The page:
In the case and control groups, the highest frequency with regard to age was that of the milk-fed children aged from 12 to 36 months (58.6% of the case group and 40.3% of the control group). The ratios of the number of boys to girls in the two groups were similar (were not significantly different from each other) [Table 2]. Means of the blood indices of the febrile convulsion group, and their comparison with the corresponding means of the control group are listed in [Table 3]. As can be seen in this table, the means of Hb, Hct, MCV, MCH, and MCHC in the febrile convulsion group were significantly higher than those in the control group. The means of Fe, TIBC, and ferritin in the febrile convulsion group were also higher than those in the control group but these differences were not significant. The mean RBC in the febrile convulsion group was higher than that of the control group, but this difference was not significant either. The WBC and platelet numbers in the febrile group were significantly lower than those in the control group. Forty-three patients in the febrile convulsion group and 65 patients in the control group suffered from iron deficiency anemia (and this was a significant difference at P < 0.001). In the febrile convulsion group, positive family episodes of convulsion were more frequent than in the control group (P < 0.001), but there were no significant differences between the two groups with regard to occurrences of anemia in the families (P = 0.476).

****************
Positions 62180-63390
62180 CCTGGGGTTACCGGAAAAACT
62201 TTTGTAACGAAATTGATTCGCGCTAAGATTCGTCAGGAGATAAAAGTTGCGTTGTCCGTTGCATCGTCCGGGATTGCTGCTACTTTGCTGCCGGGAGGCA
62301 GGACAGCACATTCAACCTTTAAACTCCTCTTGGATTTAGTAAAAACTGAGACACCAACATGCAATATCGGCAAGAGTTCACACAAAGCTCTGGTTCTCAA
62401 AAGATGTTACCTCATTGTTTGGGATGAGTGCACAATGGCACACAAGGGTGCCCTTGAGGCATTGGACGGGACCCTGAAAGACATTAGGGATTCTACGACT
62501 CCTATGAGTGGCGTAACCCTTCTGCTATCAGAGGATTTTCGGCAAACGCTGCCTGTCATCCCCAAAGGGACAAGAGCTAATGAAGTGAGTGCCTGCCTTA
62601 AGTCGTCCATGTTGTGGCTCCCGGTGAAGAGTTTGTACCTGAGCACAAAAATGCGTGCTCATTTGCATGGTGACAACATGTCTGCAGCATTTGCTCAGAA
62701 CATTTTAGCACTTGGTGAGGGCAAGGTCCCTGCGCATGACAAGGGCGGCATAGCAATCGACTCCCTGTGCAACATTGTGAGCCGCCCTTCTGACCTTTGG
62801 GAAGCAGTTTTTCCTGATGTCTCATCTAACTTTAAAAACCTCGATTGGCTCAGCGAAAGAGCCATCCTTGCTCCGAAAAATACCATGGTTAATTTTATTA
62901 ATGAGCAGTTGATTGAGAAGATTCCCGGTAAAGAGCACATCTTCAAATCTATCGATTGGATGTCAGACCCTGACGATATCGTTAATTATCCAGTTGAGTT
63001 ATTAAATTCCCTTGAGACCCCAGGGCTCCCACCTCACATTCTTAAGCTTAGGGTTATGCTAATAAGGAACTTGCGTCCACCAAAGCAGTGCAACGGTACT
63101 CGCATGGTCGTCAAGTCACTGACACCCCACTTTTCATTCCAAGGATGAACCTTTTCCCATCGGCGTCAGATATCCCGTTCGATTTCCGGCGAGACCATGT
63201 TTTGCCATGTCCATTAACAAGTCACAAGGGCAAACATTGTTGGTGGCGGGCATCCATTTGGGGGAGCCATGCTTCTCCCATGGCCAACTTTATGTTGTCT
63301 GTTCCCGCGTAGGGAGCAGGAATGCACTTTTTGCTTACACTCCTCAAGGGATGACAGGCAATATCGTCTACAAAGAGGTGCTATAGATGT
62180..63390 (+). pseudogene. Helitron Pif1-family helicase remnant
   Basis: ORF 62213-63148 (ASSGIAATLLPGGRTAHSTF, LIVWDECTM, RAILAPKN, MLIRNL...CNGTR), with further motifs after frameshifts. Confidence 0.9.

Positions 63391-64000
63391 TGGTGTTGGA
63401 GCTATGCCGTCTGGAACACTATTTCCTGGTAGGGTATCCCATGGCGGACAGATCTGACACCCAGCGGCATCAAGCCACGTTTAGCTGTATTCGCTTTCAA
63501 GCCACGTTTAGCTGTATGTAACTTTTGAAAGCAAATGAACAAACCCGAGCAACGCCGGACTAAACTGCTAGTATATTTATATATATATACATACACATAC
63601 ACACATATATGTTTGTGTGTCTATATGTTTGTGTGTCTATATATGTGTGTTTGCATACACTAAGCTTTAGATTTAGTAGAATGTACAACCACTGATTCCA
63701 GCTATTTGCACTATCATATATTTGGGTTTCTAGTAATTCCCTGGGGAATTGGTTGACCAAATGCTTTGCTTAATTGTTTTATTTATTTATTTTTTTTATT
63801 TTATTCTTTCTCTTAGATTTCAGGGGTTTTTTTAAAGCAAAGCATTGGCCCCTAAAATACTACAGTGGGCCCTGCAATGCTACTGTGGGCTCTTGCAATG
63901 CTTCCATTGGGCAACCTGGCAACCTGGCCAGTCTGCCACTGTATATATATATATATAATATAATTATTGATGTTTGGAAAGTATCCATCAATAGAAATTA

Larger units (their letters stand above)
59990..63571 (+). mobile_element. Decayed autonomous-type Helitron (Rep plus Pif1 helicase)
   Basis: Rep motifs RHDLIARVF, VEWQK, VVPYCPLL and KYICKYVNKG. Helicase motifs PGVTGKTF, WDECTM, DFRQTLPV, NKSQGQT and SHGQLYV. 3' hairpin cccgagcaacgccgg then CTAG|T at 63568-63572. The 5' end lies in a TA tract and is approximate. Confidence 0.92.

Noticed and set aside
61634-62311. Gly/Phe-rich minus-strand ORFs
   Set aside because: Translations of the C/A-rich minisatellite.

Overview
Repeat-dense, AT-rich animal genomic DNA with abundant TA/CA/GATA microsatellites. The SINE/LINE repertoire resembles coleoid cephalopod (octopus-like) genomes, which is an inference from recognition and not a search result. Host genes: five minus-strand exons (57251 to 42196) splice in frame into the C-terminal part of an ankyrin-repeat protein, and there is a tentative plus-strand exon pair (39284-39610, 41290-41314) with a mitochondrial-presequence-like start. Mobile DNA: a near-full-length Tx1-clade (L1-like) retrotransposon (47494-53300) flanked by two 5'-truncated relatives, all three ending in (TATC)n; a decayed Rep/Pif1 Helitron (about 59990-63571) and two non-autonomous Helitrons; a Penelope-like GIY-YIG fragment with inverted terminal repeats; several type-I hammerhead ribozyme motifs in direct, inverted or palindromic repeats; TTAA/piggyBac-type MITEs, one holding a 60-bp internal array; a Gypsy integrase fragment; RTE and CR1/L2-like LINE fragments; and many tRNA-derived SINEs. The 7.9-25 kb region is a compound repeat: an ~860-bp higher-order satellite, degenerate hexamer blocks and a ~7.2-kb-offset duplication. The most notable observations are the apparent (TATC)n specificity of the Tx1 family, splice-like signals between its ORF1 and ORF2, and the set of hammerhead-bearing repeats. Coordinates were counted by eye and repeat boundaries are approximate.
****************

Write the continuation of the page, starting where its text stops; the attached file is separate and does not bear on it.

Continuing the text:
Table 2: Frequency distribution of age and sex in the studied patients (the case and control groups)

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Table 3: Comparison of the means of blood indices, iron, ferritin, and TIBC of the febrile convulsion and control groups

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   Discussion Top